A key filing deadline looms for this year’s Santa Rosa City Council race, and the prospect grows by the day that none of the three incumbents will seek re-election.
Vice Mayor Robin Swinth and Councilman Jake Ours already have said they’re not running for second terms on the seven-member council.
Now Mayor Scott Bartley’s re-election plans appear to be up in the air.
Bartley, who several months ago said he planned to run for another term, on Friday was noncommittal. He said he had been “hanging back” from any campaign activities as he focused intensely on the hiring of a new city manager.
The City Council last week announced that it had unanimously chosen to offer the job to Sean McGlynn, the deputy city manager of El Paso, Texas. It’s set to vote on his contract Tuesday.
“Once the city manager process is locked down, I will take a deep breath and move on to other issues,” Bartley said.
Like all incumbents, Bartley has until 5 p.m. Friday to file his campaign nomination papers. These include a form signed by 20 registered voters, as well as other campaign-related documents.
Bartley has yet to pick up the packet of paperwork he would need to file to run again, City Clerk Terri Griffin said. She noted, however, that she has seen incumbents “pull papers,” as it is known, and file the necessary forms on the final day of the nomination period.
While it would be unusual for a sitting mayor not to seek re-election, some political observers said it wouldn’t surprise them if Bartley bowed out. The end of his current term would mark his 20th year on city boards. He served 10 years on the Design Review Board, six on the Planning Commission and four on the council, the last two as mayor.
The past year also has been a tumultuous one, marred by council infighting, criticism of city leaders in the wake of the Andy Lopez shooting, and the public investigation and contentious censure of Bartley’s council rival, Gary Wysocky.
If just one incumbent does not meet the Friday filing deadline, the deadline for other candidates will be extended until Aug. 13, Griffin said.
If Bartley decides not to run again, then the field for the three seats open this election would drop to six candidates: Planning Commissioner Curtis Byrd, former Press Democrat columnist Chris Coursey, Planning Commissioner Ashe Crocker, former Councilman Lee Pierce, former Councilman John Sawyer and former Police Chief Tom Schwedhelm.
Of those, Coursey has raised the most money to date. He’s pulled in $39,667 so far, more than twice the haul of his nearest rival. Much of that was raised last year, but Coursey added another $11,781 to his campaign coffers during the first six months of this year.
Contributions to his campaign include $500 from the Northern California Carpenters Regional union; $500 from Santa Rosa artist Mario Uribe; $500 from Sebastopol Mayor Robert Jacob; and $200 from 1st District Supervisor Susan Gorin.
Coursey noted that the vast majority of his donations have come from people giving him less than the $100 reporting threshold.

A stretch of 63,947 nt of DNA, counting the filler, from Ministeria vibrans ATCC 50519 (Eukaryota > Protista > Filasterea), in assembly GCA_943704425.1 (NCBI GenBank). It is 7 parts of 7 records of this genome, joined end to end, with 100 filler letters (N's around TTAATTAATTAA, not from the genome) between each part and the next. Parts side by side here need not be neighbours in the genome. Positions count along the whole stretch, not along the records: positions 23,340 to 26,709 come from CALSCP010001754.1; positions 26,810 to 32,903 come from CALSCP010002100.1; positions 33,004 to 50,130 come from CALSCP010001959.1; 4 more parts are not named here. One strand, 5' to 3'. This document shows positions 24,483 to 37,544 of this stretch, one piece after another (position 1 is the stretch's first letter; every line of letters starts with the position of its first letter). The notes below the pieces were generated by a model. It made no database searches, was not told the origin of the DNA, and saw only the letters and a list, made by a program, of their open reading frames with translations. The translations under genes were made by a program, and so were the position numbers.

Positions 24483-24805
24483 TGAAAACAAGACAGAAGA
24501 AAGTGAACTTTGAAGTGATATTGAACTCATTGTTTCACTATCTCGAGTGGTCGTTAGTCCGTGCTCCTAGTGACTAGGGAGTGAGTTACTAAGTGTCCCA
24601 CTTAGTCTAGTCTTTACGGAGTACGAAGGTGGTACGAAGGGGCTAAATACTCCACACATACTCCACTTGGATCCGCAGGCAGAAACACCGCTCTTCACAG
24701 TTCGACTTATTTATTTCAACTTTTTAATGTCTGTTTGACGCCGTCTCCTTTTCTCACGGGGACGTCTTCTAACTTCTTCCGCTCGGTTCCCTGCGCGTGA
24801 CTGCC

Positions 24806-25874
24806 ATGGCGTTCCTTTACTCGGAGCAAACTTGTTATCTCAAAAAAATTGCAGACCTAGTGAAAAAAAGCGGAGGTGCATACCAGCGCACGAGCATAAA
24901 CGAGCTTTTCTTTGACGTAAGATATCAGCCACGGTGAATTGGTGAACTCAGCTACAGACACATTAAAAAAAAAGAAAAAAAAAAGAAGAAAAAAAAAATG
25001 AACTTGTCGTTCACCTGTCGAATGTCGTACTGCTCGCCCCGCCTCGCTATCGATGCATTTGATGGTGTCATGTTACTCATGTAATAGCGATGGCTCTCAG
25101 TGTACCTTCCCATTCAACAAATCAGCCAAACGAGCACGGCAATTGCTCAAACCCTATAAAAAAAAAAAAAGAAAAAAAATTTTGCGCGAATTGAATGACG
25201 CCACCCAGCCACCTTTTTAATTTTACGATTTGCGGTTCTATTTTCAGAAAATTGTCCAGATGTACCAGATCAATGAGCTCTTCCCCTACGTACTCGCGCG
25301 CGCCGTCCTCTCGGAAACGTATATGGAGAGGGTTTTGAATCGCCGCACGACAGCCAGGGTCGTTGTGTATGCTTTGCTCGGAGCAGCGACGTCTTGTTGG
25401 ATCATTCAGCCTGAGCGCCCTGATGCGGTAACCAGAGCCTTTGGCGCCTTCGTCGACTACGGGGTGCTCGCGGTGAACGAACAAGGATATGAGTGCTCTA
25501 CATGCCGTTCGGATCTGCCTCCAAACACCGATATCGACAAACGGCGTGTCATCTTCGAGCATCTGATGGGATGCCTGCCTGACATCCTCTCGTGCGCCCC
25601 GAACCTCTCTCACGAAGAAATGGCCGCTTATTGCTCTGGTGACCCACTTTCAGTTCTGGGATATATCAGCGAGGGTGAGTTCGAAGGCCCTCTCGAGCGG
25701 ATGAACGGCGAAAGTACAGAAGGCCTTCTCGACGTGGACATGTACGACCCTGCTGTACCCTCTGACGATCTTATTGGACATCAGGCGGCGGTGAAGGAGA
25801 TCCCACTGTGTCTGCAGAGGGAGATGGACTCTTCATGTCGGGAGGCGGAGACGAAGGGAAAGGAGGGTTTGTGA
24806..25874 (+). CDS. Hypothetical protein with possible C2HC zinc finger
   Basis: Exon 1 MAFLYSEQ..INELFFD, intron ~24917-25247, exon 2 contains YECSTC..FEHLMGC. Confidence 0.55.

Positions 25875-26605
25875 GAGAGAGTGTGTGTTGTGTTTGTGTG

“I’m really happy to have a broad and deep group of contributions from across the community,” Coursey said.
Planning Commissioner Curtis Byrd has raised the next highest amount in the race so far, $19,252.
Like Coursey, Byrd has benefited from a fundraising effort that began early. Byrd added another $12,584 to his war chest this year. He said he’s running a “true grass-roots campaign” with lots of volunteers and is focused on keeping costs down.
“We’re in great shape,” Byrd said. “We’re just trying to raise enough money to run an effective campaign, and we’re on track to do that.”
Donations include $500 from the North Bay Labor Council; $500 from Guy Conner, husband of the late former state Sen. Pat Wiggins; $300 from former U.S. Rep. Lynn Woolsey; and $200 from businesswoman Connie Codding.
Lee Pierce also is coming on strong, raising $16,362 in just three months. The former councilman said the pace of his fundraising shows the wide community support his campaign has received.
Two-thirds of the money he’s received, however, has come from himself, in the form of $6,050 in loans, and from his employer, Global Materials Recovery Services, and people associated with the recycling firm and related companies. At least 10 different owners, executives and family members of the group of companies have given Pierce the maximum $500 donation, for a total of $5,000.
Pierce said he’s not surprised that the company he’s been with for four years has strongly backed him. He said he’s also not worried about going $14,542 into debt so far, noting that his campaign is now well set up with a website and necessary campaign materials.
“We plan to run a very successful and strong campaign, and that takes infrastructure,” Pierce said. “I’m going to run a tough campaign.”
The only other candidate to file a campaign statement for the current period is Schwedhelm, who raised $1,404 to date. The total is so low because his campaign hasn’t gotten started yet, said campaign manager Herb Williams.
Contributions included $250 from former Santa Rosa Mayor Sharon Wright, $250 from former Sheriff Mark Ihde, and $100 from private investigator Michael Hardin.
Sawyer said he didn’t file a statement because he hasn’t raised $1,000 yet, the threshold that triggers the filing requirement. Bartley said he hasn’t raised any additional funds. And Crocker announced her campaign just two weeks ago.
You can reach Staff Writer Kevin McCallum at 521-5207 or email@example.com. On Twitter @citybeater.